By Kathryn Wylde | October 30, 2019

This week, Industry City in Sunset Park will begin a rezoning process for the second phase of Brooklyn’s most exciting new center of industrial, retail, and creative artisan activity. Despite opposition from anti-development activists, the project merits prompt approval by the City Planning Commission and City Council.

Formerly known as Bush Terminal, this six million square foot redevelopment of underutilized industrial land and buildings is long overdue. Industry City will bring more than 20,000 new jobs, job training for community residents, and affordable workshop, manufacturing and retail space for hundreds of diverse entrepreneurs and artists. It is already the headquarters and practice center of the Brooklyn Nets and home to an NYU-sponsored business incubator focused on veterans. Its community spaces feature entertainment and enrichment programs for all ages, making for a unique destination that showcases the best of Brooklyn.

Industry City is, in many respects, a privately financed version of the city-owned and much-acclaimed Brooklyn Navy Yard. Over the past fifteen years, the Navy Yard has been transformed from a long-derelict ship-building facility into a global center of advanced manufacturing and other entrepreneurial activity. It is no accident that Andrew Kimball, the Brooklyn resident who led the early redevelopment of the Navy Yard, was selected by Jamestown Properties to manage Industry City’s development.

Bush Terminal and its surroundings were a largely wasted urban asset for fifty years. I moved to Southwest Brooklyn in 1968 and witnessed an overnight exodus of major industrial employers, including American Can, American Machine & Foundry, Bethlehem Steel, Revere Sugar and many more. Companies that anchored Brooklyn’s economy gave their buildings to the city for the tax write off, relocating their offices to suburbia and their factories overseas. Brooklyn was left with rotting piers and deteriorating loft buildings where tenancies shifted to warehousing, storage, a federal prison and other sub-optimal uses.

In 1970, Brooklyn’s population peaked at 2.6 million residents, but by the end of the decade the borough had lost 400,000 people and its economy was gutted. For the next half century, Brooklyn was essentially a bedroom community for Wall Street and Manhattan’s growing service sector.

It is only in the last decade that things have turned around. Thanks to a combination of public incentives, private investment and rezoning to allow mixed use development, job growth in Brooklyn has been triple the rate of the other boroughs and average wages have increased 30 percent. Since 2008, more new housing has been built in Brooklyn than in any other borough and the population has climbed back to 2.6 million, or 31% of the city’s residents.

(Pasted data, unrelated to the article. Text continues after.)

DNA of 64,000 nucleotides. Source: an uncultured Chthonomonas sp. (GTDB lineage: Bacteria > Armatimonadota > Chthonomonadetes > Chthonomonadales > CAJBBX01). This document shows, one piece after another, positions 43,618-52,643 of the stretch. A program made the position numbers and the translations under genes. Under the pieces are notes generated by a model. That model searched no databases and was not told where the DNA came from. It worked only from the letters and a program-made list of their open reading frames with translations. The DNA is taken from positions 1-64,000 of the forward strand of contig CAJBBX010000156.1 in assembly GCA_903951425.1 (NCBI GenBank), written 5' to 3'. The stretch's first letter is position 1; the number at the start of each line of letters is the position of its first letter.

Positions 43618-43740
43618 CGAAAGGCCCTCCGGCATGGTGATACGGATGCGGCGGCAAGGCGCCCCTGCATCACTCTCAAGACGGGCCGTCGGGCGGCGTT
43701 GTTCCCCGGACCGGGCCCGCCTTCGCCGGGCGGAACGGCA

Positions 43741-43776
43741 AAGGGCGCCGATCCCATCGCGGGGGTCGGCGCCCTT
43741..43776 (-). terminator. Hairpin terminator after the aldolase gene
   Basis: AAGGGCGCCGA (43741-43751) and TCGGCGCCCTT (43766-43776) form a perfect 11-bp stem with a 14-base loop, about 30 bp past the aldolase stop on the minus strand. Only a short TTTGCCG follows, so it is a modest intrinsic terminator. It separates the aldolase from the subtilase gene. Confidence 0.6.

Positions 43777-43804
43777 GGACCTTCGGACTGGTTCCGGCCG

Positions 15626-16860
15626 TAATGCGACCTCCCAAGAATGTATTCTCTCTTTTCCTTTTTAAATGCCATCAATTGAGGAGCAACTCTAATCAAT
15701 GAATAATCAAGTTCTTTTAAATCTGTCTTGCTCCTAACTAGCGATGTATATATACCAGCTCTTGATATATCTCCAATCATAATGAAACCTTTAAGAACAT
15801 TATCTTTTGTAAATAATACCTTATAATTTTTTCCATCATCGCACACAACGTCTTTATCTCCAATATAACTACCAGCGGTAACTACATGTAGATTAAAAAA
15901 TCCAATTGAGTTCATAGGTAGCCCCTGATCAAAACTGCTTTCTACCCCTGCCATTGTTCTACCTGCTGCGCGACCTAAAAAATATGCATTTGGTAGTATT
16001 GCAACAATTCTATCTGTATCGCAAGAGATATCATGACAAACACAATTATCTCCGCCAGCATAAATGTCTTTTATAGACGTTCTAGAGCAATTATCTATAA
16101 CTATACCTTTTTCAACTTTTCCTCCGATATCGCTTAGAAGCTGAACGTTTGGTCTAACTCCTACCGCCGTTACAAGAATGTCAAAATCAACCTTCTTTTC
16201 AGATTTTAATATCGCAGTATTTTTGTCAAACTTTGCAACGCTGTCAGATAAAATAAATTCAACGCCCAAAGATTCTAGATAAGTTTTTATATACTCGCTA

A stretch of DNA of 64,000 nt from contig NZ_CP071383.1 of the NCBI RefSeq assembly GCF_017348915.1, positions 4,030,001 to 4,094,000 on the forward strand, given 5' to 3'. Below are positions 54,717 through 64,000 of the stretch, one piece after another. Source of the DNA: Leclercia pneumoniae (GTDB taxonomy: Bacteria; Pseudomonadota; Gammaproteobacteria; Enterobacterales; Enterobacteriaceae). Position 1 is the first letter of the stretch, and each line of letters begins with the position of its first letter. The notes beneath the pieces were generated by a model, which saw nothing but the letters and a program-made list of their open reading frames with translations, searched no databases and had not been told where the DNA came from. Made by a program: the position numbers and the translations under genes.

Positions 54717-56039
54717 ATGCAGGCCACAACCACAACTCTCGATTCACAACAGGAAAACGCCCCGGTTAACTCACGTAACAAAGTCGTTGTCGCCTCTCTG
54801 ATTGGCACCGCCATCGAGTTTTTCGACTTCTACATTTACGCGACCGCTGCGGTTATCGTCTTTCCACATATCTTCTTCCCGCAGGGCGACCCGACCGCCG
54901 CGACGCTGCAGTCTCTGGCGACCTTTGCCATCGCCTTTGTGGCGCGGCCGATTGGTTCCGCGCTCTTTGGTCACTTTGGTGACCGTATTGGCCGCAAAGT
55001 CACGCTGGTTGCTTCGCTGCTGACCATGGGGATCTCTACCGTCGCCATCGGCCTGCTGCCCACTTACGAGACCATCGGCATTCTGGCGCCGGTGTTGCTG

Growth, however, is a two-edged sword: it has resulted in rising residential and commercial rents and unprecedented demands on the borough’s aging infrastructure. The provision of more truly affordable housing, schools and better transit has severely lagged the rapid pace of growth. The consequence is a political climate that is increasingly, often mindlessly, anti-development of any kind.

Many long-time residents and small business owners in this “new” Brooklyn fear displacement and gentrification. Their families are not well prepared to secure the jobs and other benefits of a technology-driven economy. Political activists and advocates are capitalizing on those fears, pressuring elected officials to demand unrealistic concessions or to outright reject even the worthiest development proposals. Such was the case with Amazon’s plan to bring 24,000 jobs to Queens, and the same could happen with the planned expansion of Industry City.

Without privately financed projects like Industry City and goodpageabout, New York will not have the tax base required to provide the necessities and amenities that make for a great, well-functioning city. Industry City is a model for the type of project that balances community interests with market realities. It illustrates how the private sector can finance space that is affordable to Brooklyn’s “maker economy” without the government subsidies that make a Brooklyn Navy Yard possible.

It took only a few years for Brooklyn to slide into urban decay, and more than forty years to fully recover. Brooklyn is strong today because government, business, labor and civic leaders worked collaboratively and constructively to promote its renewal and growth. This is the same spirit in which the development of Industry City can and should proceed.

Kathryn Wylde is President & CEO of Partnership for New York City.